Alzheimer’s of Central Alabama Lunch and Learn, Tuesday, October 29, Navigating Grief, Especially During the Holidays, with Matthew Bunt, M.Ed., LPC-S, Outreach Coordinator, at The Amelia Center, Brookdale University Park, Gazebo Room, 11:30 – 1 pm. Presented by Medical Properties Trust. Brookdale University Park. Lunch is free but reservations are required, firstname.lastname@example.org. See attached flyer.
Alzheimer’s of Central Alabama’s Walking to Remember, Saturday, November 2, inside the Riverchase Galleria, 8 am. Join with family and friends to Shine a Light on Alzheimer’s at this fun 3 mile indoor walk (or a distance that suits you). Walk in honor of memory of your loved one. Walkers raising a minimum of $50 receive a t-shirt. https://alzca.org/walking/ for more info.
Kirkwood by the River Chile Cook Off benefiting Alzheimer’s of Central Alabama, Friday, November 8, 11 – 1. See attached flyer. www.kirkwoodbytheriver.com or (205) 956-2184.
Statewide Day of Prayer and Remembrance, Sunday, November 10.
Homewood Cumberland Presbyterian Church will host the Rev. Dr. Cynthia Huling Hummel for Sunday school and worship on Sunday, November 10, in honor of the Day of Prayer. Perhaps we can best learn about Alzheimer’s from someone living with the diagnosis. Click to read Rev. Dr. Cynthia Huling Hummel’s essay, “A Green Pentecost: On Pastoring with Alzheimer’s,” https://collegevilleinstitute.org/bearings/a-green-pentecost-on-pastoring-with-alzheimers/
Alzheimer’s of Central Alabama Annual Meeting and Candle Lighting Service, Thursday, November 14, Vestavia Hill Library, 6 – 7:30. Daniel C. Potts, MD, FAAN, will explore lessons he learned through his care partnership with his late father, Lester that transformed his life and medical practice. A Tuscaloosa neurologist and former ACA board member, Dr. Potts practices neurology at the Tuscaloosa VA Medical Center. Along with his wife, Ellen W. Potts, MBA, he authored A Pocket Guide for the Alzheimer’s Caregiver. Join us to hear, “Souls Shine Forth: Sharing the Light Of Personhood Through Relationships In Dementia Care”.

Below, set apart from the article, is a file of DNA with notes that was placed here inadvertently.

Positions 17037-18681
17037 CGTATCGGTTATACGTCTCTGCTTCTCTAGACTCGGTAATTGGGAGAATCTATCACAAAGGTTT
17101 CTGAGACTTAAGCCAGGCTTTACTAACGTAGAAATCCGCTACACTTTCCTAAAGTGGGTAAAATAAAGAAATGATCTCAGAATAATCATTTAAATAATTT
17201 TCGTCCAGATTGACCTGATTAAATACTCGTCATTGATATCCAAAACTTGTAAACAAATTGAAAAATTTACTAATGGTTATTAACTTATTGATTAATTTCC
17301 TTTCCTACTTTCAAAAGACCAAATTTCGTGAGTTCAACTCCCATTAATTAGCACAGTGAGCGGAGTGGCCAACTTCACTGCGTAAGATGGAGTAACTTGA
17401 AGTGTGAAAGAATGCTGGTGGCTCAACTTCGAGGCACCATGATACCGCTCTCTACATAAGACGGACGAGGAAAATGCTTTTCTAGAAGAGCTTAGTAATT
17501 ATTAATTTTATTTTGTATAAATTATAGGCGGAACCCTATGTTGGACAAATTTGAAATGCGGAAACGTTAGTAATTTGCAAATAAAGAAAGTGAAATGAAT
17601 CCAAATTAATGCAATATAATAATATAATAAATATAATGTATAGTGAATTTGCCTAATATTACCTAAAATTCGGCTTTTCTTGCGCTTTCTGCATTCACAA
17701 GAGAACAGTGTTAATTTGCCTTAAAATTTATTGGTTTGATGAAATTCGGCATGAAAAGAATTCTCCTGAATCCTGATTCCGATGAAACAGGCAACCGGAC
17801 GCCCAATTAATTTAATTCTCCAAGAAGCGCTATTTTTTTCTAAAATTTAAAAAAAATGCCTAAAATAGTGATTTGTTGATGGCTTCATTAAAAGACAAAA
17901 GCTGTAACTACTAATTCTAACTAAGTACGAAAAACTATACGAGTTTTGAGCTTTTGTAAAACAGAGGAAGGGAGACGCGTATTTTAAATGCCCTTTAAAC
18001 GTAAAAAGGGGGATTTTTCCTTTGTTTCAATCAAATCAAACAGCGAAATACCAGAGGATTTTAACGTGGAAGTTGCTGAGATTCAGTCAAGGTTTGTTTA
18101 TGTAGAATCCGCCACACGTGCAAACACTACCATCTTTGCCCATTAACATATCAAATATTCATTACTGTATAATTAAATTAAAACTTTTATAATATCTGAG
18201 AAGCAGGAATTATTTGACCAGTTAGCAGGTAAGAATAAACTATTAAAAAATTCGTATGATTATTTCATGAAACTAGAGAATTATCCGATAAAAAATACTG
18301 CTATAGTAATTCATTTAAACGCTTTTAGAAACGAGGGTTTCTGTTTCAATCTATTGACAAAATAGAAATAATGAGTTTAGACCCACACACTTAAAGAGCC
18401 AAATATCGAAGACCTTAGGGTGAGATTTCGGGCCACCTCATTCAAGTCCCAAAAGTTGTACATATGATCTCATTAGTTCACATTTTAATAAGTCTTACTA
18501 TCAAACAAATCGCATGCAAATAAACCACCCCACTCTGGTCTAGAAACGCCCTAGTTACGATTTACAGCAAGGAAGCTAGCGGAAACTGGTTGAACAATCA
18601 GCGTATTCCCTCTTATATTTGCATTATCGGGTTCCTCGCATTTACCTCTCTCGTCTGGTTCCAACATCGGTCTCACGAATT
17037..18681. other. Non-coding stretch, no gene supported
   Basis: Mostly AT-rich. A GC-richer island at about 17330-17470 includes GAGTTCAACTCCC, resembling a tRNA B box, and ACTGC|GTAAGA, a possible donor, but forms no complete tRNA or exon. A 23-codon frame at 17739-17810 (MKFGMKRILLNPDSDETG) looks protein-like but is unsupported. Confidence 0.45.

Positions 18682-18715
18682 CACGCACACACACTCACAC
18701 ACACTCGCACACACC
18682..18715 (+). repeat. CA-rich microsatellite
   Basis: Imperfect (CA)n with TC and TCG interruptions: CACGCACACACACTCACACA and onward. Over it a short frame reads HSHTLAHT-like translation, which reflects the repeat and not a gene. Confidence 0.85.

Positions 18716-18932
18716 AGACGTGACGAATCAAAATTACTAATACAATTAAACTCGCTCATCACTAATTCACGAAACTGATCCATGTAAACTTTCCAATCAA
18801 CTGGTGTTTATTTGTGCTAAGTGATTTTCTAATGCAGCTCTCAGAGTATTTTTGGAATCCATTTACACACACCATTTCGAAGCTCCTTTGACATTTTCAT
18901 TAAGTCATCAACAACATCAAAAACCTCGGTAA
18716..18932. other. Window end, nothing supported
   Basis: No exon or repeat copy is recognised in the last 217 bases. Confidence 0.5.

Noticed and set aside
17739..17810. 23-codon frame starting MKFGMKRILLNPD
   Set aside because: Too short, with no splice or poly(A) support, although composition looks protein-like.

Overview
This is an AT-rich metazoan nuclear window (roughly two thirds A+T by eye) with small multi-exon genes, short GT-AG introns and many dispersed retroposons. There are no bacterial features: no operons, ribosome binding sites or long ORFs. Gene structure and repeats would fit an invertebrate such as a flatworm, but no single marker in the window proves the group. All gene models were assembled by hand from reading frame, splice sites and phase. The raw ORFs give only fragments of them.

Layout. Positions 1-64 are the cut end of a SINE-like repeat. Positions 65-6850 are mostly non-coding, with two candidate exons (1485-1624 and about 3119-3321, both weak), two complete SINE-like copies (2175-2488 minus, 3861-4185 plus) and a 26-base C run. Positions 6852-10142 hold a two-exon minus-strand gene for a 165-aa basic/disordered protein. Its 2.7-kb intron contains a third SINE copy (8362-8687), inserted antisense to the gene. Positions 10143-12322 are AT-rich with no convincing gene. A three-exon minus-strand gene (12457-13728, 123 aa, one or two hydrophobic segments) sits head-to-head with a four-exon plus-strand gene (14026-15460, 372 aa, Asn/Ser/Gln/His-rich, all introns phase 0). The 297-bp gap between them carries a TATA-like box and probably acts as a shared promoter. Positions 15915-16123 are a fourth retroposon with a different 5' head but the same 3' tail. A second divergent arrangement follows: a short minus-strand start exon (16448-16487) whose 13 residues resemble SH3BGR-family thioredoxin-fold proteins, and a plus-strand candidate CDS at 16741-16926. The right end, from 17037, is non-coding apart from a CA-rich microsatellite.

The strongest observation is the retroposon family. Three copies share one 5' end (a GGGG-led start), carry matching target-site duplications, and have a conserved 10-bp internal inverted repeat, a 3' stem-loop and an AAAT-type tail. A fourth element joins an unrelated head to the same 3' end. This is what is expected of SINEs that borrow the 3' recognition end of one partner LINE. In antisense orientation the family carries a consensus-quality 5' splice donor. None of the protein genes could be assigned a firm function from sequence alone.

Virtual Dementia Tour, November 15, 9 – 2. Cooper Green Mercy Health Services, 1515 6th Avenue South. Sponsored by the Jefferson County Community Services & Workforce Development Senior Services Division. Call Dedra Lewis, 205-325-5567.
Pancake breakfast benefiting Alzheimer’s of Central Alabama, Friday, November 15, St. Martin’s.
Crimson Community Café, at UPerk in Tuscaloosa, Saturday, November 16, 10 – 11:30. Bring your loved one with dementia for refreshment, music and fellowship. Email email@example.com
Living Well with Dementia, workshop with Dr. Al Power who wrote Dementia Beyond Drugs and Dementia Beyond Disease, Tuesday, November 19, at Canterbury United Methodist Church, 9 – noon. Contact Valerie Boyd at (205) 874-1523 or firstname.lastname@example.org. See attached flyer.
One Enchanted Day for Caregivers, a free event for unpaid family caregivers, Saturday, November 21, Ridgecrest Baptist Church, Tuscaloosa, 11:30 – 2. www.westalabamaaging.org/oneenchantedday
News to know:
In a shocking reversal, pharmaceutical company Biogen announced it would resurrect an Alzheimer’s drug that the company previously said had failed and will ask the Food and Drug Administration to approve it. An October 25, 2019 Time Magazine article pointed to Biogen’s recently-released full report on its experimental drug aducanumab for the treatment of Alzheimer’s disease. According to the article, “After 18 months of taking aducanumab, participants in one of the studies showed anywhere from 15% to 27% less cognitive decline, as measured by standard tests of memory and cognitive ability, compared to those receiving a placebo. The cognitive protection was most pronounced in those getting the highest dose of the drug.”